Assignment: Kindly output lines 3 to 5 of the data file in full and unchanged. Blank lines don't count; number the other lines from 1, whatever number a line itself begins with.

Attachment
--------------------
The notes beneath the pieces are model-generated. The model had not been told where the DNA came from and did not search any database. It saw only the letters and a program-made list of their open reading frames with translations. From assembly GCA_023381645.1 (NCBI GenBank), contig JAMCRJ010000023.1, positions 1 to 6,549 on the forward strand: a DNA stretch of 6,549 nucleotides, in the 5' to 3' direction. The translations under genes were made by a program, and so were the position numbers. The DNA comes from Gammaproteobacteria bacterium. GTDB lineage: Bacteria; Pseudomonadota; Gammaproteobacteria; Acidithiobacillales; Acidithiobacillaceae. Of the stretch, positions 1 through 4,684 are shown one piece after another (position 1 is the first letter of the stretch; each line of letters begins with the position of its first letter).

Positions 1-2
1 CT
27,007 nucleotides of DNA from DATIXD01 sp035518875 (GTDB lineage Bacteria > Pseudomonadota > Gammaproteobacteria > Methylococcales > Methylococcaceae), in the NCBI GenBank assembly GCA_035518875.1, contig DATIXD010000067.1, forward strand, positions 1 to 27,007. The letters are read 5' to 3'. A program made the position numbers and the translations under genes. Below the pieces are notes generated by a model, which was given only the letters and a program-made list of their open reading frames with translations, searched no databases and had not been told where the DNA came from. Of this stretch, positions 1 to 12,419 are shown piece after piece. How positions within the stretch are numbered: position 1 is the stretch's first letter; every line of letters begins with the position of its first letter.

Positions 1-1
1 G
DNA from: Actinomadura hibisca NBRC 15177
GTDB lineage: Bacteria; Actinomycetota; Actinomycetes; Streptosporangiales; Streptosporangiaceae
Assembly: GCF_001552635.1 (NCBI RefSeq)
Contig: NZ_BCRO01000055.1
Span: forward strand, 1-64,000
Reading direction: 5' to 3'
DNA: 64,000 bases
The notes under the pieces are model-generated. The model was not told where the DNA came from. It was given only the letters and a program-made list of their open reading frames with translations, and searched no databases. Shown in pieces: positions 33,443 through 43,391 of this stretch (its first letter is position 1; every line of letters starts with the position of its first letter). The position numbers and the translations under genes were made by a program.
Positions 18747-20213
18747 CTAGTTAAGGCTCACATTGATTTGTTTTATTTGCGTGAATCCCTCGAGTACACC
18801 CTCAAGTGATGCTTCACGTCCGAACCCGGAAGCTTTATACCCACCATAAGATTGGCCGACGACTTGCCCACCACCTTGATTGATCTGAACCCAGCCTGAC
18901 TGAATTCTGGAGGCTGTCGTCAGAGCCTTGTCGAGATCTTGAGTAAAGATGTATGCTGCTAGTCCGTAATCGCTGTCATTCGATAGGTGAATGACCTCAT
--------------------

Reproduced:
1 CT
27,007 nucleotides of DNA from DATIXD01 sp035518875 (GTDB lineage Bacteria > Pseudomonadota > Gammaproteobacteria > Methylococcales > Methylococcaceae), in the NCBI GenBank assembly GCA_035518875.1, contig DATIXD010000067.1, forward strand, positions 1 to 27,007. The letters are read 5' to 3'. A program made the position numbers and the translations under genes. Below the pieces are notes generated by a model, which was given only the letters and a program-made list of their open reading frames with translations, searched no databases and had not been told where the DNA came from. Of this stretch, positions 1 to 12,419 are shown piece after piece. How positions within the stretch are numbered: position 1 is the stretch's first letter; every line of letters begins with the position of its first letter.

Positions 1-1